March 28th…“TELL ABOUT AN EXPERIENCE AT A DOCTOR’S OFFICE WHEN YOU WERE A CHILD.”
The rigors of farming often took their toll on my father’s aching back. To find some relief from the pain, Dad would often make an appointment and then point our family car in the direction of Blue Earth, Minnesota (which happened to be the town of my birth). Our daddy had full confidence in the treatment he received from the talented hands of a chiropractor there by the name of Dr. Elliott Eugene Collison.
The unique gift this man possessed to adjust my father’s spine was, in every way, extra special in that Dr. Collison was completely blind. Just think how impressive it would have been for a sighted person to go through schooling to achieve this goal and then to add blindness to that equation makes for a VERY accomplished man. Our dad spoke so glowingly about this dear person that you’d think Dr. Collison was better than ice cream itself. Not only did the doctor share his great knowledge in helping our father physically, but Dad also was enamored with Dr. Collison as a person of fine character and a good friend. This admiration manifested itself in Dad telling the doctor one day, “Doc, if I ever have another son, I’m gonna name him after YOU”!!
Therefore, when I entered this world in January of 1954, I was christened with the name Elliott. It was our dad’s way of honoring the fine gentleman who brought him, not only physical relief from suffering, but also an abiding friendship.
As I got a little older, our daddy (Russell) decided it was time that I met the man whom I was named after. So, one evening, after the cows were milked and settled to rest, my wiggly frame of a boy was invited to climb into our ’56 Chevy with Dad and away we drove into the evening sunset on our way to Blue Earth and Dr. Collison’s office. Being so little, it was hard to comprehend what Dad meant about something called blindness. I had two eyes that could see pretty darn good, so what was it like to be “in the dark” all the time? The doctor’s office was located inside of his home residence. As we entered the doctor’s home and I shook hands with this tall man, we carried on some “getting to know you” time. Dad then instructed me to have a seat in the patient’s waiting room while the doctor gave Dad his spinal adjustments.
While sitting alone in that waiting room, I noticed that any kind of publication, whether book or magazines, were VERY LARGE in comparison to what I was used to at our family home or in my Kindergarten classroom at school. What really puzzled me, though, was that, other than a printed title on the front page, all the other pages in these publications were BLANK with “bumps” on the paper. No words or pictures or photos!!! So strange, thought my little mind!!!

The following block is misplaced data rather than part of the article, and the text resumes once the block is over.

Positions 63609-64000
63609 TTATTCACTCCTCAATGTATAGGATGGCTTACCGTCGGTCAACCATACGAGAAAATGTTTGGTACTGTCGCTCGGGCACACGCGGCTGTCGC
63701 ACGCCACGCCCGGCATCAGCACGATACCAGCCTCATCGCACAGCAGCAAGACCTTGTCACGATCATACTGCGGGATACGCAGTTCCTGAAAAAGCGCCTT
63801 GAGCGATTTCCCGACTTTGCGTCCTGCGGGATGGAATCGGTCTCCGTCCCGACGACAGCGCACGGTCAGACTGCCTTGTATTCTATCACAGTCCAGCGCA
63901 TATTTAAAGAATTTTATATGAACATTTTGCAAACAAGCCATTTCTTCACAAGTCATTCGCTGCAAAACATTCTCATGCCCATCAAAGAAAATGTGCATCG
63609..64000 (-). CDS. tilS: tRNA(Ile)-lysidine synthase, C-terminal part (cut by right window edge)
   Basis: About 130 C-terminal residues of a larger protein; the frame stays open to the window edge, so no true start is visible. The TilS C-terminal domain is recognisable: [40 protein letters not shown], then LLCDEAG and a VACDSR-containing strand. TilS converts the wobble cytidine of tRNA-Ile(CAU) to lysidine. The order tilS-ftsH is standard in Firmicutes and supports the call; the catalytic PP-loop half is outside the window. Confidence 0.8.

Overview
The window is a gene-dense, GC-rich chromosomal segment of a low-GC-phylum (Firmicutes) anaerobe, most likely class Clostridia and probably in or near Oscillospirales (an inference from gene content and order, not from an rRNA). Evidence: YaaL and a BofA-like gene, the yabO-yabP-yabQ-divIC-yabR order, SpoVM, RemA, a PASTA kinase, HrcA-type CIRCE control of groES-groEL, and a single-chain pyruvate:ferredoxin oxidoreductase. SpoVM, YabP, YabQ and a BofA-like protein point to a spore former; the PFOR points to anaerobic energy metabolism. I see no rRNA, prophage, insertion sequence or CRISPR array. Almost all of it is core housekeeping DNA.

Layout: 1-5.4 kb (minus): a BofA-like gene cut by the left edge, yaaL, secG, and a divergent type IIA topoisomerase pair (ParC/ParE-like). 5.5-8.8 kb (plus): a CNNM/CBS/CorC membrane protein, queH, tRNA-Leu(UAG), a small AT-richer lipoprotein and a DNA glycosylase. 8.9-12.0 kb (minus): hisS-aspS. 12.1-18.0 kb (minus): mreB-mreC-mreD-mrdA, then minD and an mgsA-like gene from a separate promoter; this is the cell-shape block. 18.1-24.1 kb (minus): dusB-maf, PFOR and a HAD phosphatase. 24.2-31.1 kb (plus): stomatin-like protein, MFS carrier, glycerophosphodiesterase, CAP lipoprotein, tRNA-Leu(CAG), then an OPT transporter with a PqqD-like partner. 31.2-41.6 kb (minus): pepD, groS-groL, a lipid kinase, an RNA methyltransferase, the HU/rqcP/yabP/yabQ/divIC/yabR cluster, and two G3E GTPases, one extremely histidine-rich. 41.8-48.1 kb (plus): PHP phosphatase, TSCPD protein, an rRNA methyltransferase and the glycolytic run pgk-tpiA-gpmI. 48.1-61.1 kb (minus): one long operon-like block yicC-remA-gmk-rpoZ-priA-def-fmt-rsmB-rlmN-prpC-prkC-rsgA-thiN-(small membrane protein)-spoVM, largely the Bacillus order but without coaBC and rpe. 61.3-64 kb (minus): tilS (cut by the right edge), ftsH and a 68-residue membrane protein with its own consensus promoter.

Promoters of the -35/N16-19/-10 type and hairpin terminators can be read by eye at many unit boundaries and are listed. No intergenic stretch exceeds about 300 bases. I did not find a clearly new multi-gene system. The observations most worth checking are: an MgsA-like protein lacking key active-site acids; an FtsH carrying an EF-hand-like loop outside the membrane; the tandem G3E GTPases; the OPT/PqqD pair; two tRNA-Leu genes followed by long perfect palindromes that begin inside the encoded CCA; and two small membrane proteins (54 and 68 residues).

Our father was a voracious reader and received a LITTLE magazine at our farm home called “The Reader’s Digest”. It was a small magazine measuring about 5″ by 7″ in size. Dr. Collison’s “Reader’s Digest” was humongous and must have measured at least 14″ across by about 18″ long!!! Now my little boy brain really began to churn to understand why that GIANT magazine had not ONE word or ONE photo inside???
When the two men came out of the examining room, I quickly ran up to Dad and told him of my “discovery”. “Heyyyy Dad, these books are no good!!! And there’s something wrong with these magazines, too!! They don’t have even ONE picture and there’s NO words!!! Just a bunch of BUMPS all over the pages!!” Thanks to the wisdom of their years and kind patience with this tiny whippersnapper, both Dad and Dr. Collison busted out laughing as my father gently ushered me out the front door of that quaint doctor’s home and towards our car for the trip home to our farm. For this lil munchkin, the evening had been a new chapter in the lessons of life and learning that not all people see with their eyes, like I did, yet were VERY astute as to life around them. The dear doctor was blind, that’s true, but it was a very EYE OPENING experience for this Norwegian Farmer’s Son.